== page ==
A measured approach to success

Paul Colston explores the rising career of Mark Brewster (pictured below), CEO and co-founder of UK-based research specialists Explori.

mark brewsterExperienced London-based exhibition organiser Mark Brewster launched Explori 12 years ago with the idea of filling a gap in the market for quality research and benchmarks for the exhibition sector.

He has since gone on to work with most of the top exhibition organisers and industry associations, measuring 7,000 or so events and recently having launched yet another product, Maxbi, into this market.

Already quite a body of work and achievements for us to discuss, but I wanted to know what were the original project ideas, motivations and founding aims at the outset of Explori?

“I had worked for a period at a trade show specific research business and the opportunity with benchmarking was very clear, that it added value to clients and gave critical context for interpretation.”

Having worked on the Body Beautiful show in the UK, Mark launched a patient feedback measurement system for cosmetic surgeons and aestheticians. “I got quite far down the line but ran out of funding and executed badly. Although that particular opportunity didn’t come to fruition, I always believed in the value of benchmarking customer feedback so business can truly understand what good and bad looks like and raise their levels with evidence.”

The traditional boutique agency model may have proved not to be very scalable but Mark knew that software was.

That was back in 2007. Then followed a return to Mash Media running shows in London such as Beyond Boundaries and directing the company’s publishing strategy, including the younger self of this journalist!

By the time Mark was ready to strike out again with a desire to move into SaaS, he had secured the support of Arran Coole, from event technology specialists ASP. 


Initial success

First early success?

“Signing your first clients gives you confidence, of course, and one of my first deals was with Paul Byrom at Upper Street Events (now Immediate Media) who are still a loyal client today. Early adopters like Paul, saw our vision and understood the potential this level of insights and data could bring to their business and the wider exhibition industry.”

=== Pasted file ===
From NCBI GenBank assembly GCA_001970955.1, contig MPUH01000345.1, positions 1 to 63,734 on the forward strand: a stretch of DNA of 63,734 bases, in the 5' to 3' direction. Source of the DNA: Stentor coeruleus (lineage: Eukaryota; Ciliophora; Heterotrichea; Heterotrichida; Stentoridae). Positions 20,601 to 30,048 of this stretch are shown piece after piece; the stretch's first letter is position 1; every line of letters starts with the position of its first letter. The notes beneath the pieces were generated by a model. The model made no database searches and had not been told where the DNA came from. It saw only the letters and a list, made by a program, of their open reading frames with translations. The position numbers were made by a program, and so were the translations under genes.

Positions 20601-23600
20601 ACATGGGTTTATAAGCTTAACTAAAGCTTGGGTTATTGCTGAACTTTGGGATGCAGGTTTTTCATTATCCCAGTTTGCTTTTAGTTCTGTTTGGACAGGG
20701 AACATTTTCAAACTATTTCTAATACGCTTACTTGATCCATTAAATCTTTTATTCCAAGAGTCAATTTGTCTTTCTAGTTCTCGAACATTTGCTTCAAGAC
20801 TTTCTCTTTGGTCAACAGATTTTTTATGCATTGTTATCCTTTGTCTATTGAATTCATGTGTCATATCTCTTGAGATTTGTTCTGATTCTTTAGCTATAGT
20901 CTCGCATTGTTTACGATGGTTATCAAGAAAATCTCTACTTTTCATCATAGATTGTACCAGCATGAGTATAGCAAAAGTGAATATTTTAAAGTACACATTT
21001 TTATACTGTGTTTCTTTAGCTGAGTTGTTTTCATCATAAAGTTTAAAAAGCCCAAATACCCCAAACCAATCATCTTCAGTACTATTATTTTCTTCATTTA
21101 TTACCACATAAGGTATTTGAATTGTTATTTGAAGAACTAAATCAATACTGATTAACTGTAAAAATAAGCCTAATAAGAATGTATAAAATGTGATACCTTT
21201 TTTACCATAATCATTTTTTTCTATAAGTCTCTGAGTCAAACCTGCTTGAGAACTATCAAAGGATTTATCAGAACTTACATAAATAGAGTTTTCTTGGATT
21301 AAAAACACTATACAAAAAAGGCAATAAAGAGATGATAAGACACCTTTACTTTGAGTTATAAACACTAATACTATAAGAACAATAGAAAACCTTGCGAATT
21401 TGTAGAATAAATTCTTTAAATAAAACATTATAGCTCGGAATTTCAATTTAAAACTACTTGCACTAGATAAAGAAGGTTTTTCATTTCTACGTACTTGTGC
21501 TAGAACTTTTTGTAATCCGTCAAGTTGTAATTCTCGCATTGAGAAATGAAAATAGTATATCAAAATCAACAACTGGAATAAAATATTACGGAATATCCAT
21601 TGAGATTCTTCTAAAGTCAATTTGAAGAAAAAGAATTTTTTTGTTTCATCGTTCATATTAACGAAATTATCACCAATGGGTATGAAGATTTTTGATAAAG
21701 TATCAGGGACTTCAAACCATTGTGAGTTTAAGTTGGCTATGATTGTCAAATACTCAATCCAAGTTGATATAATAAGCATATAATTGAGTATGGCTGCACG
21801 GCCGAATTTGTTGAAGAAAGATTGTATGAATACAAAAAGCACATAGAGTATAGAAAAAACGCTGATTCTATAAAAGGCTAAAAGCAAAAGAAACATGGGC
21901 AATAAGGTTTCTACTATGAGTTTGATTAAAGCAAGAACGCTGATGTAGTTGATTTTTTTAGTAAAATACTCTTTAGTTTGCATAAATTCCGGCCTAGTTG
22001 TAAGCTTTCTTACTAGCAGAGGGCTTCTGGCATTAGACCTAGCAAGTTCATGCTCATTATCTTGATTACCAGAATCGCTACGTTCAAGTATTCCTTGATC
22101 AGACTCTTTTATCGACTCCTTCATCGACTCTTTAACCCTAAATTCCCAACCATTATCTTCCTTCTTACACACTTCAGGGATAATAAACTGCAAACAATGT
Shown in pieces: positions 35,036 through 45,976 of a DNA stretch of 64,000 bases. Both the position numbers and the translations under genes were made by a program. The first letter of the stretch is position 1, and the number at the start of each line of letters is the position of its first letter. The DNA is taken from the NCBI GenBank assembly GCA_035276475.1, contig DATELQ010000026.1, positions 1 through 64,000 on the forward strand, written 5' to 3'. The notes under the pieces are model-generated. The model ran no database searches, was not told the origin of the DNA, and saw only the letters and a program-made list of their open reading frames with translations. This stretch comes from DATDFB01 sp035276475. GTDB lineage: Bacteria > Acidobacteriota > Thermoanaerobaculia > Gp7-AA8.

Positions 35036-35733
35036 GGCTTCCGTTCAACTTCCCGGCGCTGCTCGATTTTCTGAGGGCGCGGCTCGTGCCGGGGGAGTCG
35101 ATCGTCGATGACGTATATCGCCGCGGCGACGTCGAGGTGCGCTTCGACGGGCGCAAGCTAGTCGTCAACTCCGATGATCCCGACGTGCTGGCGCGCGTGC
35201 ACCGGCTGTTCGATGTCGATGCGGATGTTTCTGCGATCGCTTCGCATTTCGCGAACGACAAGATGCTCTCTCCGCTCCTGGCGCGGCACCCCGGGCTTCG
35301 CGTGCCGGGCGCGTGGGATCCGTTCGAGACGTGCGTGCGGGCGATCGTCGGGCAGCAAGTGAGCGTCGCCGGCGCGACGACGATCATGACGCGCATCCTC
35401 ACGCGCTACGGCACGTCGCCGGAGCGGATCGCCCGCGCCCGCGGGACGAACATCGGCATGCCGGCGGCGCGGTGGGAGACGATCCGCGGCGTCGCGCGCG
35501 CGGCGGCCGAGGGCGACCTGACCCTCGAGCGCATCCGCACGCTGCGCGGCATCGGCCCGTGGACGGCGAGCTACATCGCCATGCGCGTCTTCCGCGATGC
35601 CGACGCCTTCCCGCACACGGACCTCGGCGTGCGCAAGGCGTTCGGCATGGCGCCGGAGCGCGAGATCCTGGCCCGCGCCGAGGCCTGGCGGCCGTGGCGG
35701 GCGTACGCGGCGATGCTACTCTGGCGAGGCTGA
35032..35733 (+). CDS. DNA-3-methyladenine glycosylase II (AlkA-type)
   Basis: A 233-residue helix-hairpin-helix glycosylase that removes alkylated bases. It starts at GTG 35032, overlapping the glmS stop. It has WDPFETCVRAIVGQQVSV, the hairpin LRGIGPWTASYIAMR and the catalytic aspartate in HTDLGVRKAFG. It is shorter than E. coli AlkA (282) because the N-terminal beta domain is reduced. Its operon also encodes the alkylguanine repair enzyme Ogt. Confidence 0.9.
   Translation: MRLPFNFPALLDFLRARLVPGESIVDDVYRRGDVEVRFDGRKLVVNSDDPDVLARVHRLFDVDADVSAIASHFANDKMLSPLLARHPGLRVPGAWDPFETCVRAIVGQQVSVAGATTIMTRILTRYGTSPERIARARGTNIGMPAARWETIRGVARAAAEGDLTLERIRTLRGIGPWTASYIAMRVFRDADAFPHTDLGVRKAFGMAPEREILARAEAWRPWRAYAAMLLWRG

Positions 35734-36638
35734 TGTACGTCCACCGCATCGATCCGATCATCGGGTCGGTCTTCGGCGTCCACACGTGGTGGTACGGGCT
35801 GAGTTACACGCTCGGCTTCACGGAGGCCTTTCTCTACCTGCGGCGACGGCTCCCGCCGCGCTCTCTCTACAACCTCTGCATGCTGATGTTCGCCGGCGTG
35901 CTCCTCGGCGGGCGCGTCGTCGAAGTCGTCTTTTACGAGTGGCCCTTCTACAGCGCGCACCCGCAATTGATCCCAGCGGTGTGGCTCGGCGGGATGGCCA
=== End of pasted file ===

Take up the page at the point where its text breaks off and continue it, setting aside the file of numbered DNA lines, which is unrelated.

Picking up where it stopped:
To deliver properly meant taking on board a lot of initial feedback and recalibration. More feint-hearted souls may have stalled at the prospect, but Mark Brewster is formidably methodical and, although it is somewhat overused terms these days, a ‘passionate’ advocate for the events industry.

“After the initial launch, we took the decision to rebuild the platform which was unbelievably painful. It took two years to deliver what our exhibition organiser clients needed,” he says.

Arran Coole provided development resource in those early stages, but Mark notes the first angel investor was Richard Armitage of Octanorm, in 2014, who remains a shareholder today. A couple of hundred thousand pounds enabled the business to scale up. “Not a lot of money, but it enabled us to go out and hire more developers and actually do some marketing,” says Mark.

A landmark moment was landing the first enterprise deals. The first international organiser to adopt Explori was ITE, now Hyve. Others followed: Comexposium, Informa Markets, Emerald Expositions and Clarion. “There was a realisation,” says Mark, “that collective intelligence is an incredibly valuable asset.”

He acknowledges that in some sectors it is harder to generate a good research response than others. “Fortunately trade shows are generally highly engaging experiences and lend themselves to achieving a strong survey response,” Mark adds. He identifies a key moment of critical mass in the business when Explori achieved a thousand events on the platform.